A Case Of Primary Amenorrhoea With A Rare Mullerian Anomaly

Author Information

Lothe S*, Panchbudhe S**, Warke HS***, Satia MN****.
(* Second Year Resident, ** Assistant Professor, *** Associate Professor, ****Professor, Department of Obstetrics and Gynacology, Seth G.S. Medical College and K.E.M. Hospital, Mumbai, India.)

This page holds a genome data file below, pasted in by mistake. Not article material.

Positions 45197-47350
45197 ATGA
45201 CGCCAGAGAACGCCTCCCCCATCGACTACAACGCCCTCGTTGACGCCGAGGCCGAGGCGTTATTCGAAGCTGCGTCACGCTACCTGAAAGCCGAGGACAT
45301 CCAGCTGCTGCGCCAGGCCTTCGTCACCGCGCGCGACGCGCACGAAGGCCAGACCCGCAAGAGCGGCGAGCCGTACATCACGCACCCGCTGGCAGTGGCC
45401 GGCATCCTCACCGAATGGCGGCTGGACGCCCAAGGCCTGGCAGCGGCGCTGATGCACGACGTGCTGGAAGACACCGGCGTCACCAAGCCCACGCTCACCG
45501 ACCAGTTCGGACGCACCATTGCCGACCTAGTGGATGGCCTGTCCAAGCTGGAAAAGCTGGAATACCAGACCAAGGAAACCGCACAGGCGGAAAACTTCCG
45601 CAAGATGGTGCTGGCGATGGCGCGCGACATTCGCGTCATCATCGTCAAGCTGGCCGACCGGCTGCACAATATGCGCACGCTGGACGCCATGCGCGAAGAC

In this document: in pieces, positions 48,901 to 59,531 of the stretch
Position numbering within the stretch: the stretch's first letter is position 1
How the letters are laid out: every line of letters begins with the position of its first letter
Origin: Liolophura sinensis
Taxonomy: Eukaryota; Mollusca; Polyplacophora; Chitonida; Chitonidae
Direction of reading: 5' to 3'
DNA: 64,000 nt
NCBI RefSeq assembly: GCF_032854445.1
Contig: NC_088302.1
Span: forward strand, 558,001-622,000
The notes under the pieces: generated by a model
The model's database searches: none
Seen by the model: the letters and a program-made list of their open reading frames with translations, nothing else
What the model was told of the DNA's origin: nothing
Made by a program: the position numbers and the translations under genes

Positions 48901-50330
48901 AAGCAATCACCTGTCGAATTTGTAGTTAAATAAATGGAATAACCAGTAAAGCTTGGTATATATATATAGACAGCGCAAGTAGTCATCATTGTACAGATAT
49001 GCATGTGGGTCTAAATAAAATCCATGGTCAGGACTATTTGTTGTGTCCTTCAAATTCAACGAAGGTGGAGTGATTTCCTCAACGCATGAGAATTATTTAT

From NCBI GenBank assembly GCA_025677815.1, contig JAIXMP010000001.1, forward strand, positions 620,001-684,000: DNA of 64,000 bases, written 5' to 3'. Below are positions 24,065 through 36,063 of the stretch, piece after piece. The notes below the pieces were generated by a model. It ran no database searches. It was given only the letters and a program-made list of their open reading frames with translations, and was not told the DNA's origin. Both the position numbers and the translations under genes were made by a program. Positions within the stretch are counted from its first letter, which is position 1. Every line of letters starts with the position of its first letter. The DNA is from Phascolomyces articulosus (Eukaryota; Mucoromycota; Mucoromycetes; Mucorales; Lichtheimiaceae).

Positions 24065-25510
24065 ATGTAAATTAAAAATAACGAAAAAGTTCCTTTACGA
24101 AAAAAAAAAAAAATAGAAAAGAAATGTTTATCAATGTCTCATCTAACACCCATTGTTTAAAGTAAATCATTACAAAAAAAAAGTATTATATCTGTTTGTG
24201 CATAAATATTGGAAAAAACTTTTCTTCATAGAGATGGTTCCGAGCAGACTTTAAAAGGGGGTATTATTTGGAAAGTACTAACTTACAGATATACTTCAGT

Few problems in gynecology are as challenging and taxing to the physician as amenorrhea and also those associated with Mullerian duct anomalies. Mullerian anomalies include a wide spectrum of abnormalities. They can result from dysregulation or interruption at various stages of development of the paramesonephric duct. Various classifications have been given to group these anomalies. Although the most widely accepted system is the American Fertility Society classification - 1988 (AFS) which categorizes Mullerian defects into 7 classes according to major uterine anatomic defect, it is associated with various limitations in effectively categorizing the mullerian anomalies. We present a rare case of a 25 year old female having two uterine horns, both non communicating with each other, left horn functioning and communicating to a single stenosed cervix with hematometra and right horn non functioning, not communicating to the cervix. This defect is not covered under AFS classification of mullerian anomalies but can be classified by European Society Of Human Reproduction And Embryology (ESHRE/ESGE)  and EAC classification of congenital mullerian anomalies.